New York, New York, UNFPA, 1987. xi, 826 p. (Population Programmes and Projects V. 2)Internationally-assisted population projects funded, inaugurated, or being carried out by multilateral, bilateral, nongovernmental, and other agencies and organizations during the January, 1985--June, 1986 period are described for most developing countries/territories. Most demographic and population data were from UN-sponsored research, including individual government views regarding population; other UN agencies provided data on such topcs as agricultural production density; the UN Food and Agriculture Organization, and the World Bank was the source of some economic data. Funding sources for various projects are generally not indicated: the focus is on which agencies are dowing what. US$ values of project funding are given where possible. Chapter 1 lists country information. Chapter 2 describes regional, interregional, and Global programes in Africa, Asia and the Pacific, Latin America and the Caribbean, the Middle East and Western Asia, and Europe. This information is structured similarly to the country information, with a demographic fact sheet followed by categorized descriptions of organizational assistance projects. Sources and an index are provided.
New York, N.Y., Technical Assistance Information Clearinghouse, 1978. xvi, 525 p.Add to my documents.
Ottawa, Canada, International Development Research Centre, 1984. 40 p. (IDRC-220e)Add to my documents.
Ottawa, Canada, International Development Research Centre, 1981. 40 p. (IDRC-164e)Add to my documents.
Ottawa, Canada, International Development Research Centre, 1982. 40 p. (IDRC-192e)Add to my documents.
Ottawa, Canada, International Development Research Centre, 1983. 40 p. (IDRC-212e)Add to my documents.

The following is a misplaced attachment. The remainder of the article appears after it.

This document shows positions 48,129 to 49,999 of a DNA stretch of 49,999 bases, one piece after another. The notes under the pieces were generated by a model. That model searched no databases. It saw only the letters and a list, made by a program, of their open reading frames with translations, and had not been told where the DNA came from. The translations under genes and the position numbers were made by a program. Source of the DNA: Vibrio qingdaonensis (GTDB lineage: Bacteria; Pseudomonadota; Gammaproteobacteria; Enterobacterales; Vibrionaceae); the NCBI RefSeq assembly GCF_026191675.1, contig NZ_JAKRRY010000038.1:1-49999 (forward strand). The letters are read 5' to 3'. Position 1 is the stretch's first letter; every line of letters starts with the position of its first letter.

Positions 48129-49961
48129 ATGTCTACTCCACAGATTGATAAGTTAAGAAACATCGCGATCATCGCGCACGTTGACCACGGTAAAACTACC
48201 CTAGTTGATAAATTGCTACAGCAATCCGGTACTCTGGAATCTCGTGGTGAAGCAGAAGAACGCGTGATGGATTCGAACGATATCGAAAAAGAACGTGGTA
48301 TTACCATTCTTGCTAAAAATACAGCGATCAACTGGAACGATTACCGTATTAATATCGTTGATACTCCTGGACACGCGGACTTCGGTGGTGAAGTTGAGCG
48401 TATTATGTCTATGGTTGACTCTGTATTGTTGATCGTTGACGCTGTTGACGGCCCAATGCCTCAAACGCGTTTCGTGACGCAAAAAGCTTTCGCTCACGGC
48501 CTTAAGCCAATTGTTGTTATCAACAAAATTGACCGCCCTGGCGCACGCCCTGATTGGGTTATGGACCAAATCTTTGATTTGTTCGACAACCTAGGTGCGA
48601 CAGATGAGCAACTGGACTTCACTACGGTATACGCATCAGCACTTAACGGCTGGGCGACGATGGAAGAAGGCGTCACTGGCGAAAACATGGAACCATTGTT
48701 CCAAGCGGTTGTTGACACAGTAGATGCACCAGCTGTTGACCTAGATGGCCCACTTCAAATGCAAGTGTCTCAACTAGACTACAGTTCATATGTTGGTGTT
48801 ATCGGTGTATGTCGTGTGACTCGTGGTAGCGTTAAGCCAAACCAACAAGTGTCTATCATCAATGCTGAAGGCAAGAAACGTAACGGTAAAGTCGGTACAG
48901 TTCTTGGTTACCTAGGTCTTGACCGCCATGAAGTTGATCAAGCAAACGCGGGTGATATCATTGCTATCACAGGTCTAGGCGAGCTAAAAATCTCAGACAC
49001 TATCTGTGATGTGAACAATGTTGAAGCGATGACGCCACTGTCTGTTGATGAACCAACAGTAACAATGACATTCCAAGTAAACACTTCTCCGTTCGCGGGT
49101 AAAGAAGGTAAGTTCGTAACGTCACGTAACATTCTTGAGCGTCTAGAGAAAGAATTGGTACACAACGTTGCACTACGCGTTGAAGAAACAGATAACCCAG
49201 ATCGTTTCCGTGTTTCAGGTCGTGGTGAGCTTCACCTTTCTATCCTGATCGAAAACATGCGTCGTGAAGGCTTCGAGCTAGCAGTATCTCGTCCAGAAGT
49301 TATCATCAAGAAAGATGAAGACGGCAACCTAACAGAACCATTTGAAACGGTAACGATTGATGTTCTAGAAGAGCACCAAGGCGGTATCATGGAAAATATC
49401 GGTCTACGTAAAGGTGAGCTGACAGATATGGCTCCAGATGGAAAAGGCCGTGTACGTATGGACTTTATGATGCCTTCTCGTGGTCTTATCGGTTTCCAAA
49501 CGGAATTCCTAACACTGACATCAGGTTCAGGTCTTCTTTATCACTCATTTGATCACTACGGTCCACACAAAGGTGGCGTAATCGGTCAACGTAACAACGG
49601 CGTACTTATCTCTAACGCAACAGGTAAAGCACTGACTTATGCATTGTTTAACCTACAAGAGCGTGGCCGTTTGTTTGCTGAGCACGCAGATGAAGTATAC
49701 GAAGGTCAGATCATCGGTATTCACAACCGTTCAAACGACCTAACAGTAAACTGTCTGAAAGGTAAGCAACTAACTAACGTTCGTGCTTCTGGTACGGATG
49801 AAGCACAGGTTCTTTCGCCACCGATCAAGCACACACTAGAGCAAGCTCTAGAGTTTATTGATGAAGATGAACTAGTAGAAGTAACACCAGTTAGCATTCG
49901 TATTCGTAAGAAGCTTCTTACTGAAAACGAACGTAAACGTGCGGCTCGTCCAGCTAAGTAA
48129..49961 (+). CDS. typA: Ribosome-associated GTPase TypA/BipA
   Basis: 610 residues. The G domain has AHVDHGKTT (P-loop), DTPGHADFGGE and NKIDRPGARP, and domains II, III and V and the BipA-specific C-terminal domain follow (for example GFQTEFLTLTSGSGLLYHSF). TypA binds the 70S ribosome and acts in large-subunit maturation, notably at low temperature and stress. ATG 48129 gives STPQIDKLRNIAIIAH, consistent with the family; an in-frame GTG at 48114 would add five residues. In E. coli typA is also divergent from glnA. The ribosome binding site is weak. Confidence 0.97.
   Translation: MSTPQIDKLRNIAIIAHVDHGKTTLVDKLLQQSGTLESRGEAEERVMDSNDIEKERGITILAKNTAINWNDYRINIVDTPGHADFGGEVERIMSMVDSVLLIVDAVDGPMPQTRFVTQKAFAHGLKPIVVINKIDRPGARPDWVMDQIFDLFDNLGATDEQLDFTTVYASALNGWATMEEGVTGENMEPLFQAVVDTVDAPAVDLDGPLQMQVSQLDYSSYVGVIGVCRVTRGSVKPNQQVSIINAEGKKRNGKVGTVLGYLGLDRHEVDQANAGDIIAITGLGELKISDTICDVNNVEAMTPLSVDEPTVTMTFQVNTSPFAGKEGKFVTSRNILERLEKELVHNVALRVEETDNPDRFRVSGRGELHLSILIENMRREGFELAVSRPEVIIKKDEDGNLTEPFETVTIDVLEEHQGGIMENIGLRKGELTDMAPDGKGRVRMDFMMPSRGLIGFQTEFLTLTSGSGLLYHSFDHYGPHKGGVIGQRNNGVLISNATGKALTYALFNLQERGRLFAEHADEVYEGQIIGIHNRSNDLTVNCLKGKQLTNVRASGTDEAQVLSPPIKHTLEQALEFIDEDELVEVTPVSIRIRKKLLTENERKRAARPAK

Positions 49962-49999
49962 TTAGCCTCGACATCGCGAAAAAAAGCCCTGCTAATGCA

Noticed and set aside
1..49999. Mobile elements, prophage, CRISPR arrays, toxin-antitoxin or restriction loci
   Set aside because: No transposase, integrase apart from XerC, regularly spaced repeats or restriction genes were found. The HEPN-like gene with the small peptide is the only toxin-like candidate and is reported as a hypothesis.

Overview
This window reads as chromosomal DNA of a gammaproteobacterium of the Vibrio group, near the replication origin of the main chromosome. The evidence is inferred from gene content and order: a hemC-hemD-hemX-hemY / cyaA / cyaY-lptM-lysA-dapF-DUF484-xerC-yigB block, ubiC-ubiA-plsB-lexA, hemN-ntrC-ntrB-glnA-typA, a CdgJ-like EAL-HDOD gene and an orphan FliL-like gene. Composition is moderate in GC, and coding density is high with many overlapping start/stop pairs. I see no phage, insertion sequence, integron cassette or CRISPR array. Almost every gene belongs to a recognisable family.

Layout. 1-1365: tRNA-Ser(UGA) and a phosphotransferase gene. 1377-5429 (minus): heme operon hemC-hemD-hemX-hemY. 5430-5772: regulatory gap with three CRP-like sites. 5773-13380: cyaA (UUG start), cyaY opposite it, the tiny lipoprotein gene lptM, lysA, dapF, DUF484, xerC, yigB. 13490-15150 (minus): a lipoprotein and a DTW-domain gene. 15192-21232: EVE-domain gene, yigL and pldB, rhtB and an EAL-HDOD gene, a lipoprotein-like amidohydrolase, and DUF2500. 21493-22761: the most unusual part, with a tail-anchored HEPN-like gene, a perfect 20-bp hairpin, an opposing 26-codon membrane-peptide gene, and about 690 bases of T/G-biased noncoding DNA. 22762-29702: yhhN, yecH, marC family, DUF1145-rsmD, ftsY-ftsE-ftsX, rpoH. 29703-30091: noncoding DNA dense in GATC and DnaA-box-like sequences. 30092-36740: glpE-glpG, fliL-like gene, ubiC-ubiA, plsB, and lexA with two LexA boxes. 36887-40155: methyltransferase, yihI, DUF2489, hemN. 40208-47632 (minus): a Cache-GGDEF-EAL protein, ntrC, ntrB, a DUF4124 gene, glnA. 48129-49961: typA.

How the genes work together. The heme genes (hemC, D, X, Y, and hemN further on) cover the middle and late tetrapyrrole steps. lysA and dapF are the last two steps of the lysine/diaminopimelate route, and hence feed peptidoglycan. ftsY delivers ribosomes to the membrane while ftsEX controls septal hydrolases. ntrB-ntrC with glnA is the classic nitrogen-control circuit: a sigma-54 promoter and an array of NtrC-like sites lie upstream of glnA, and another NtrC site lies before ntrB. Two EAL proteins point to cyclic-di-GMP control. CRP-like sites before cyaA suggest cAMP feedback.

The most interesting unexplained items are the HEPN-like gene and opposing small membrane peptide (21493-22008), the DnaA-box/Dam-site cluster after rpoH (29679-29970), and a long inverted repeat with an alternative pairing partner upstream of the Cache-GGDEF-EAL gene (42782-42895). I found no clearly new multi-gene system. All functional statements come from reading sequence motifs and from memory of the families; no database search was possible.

Ottawa, Canada, IDRC, 1982. 384 p.The 1115 projects listed in this publication represent 10 years of research activity supported by the International Development Research Centre (IDRC), from the 1st year of operation in 1971 to March 1981. In another sense they represent an account of the growing human resources competent to contribute to science and technology in developing countries--an illustration of how technology and skills are acquired in the process of securing a measure of well-being for the world's poor. The subject/area index lists projects according to their specific subjects or field of research and according to country of geographic region. Projects have been indexed using the IDRC Library Thesaurus, which is based on an internationally accepted controlled vocabulary of descriptors used to index and retrieve information about development. A brief project rationale and statement of research objectives is given for each project. The expected duration of the research is given in months, followed by a notation of "active" or "completed". A project is deemed to be completed when the initiating program division is satisfied that the work undertaken during the course of the project is finished. The project recipient organization and location is included, as well as a grant figure representing the IDRC contribution to the research. Program areas within IDRC include agriculture; food and nutrition sciences; cooperative programs; information sciences; social sciences; communications; projects of the Office of the Secretary; Special Governing Board Activities; and those of the Office of the President. Precedence for projects is given to requests from developing countries.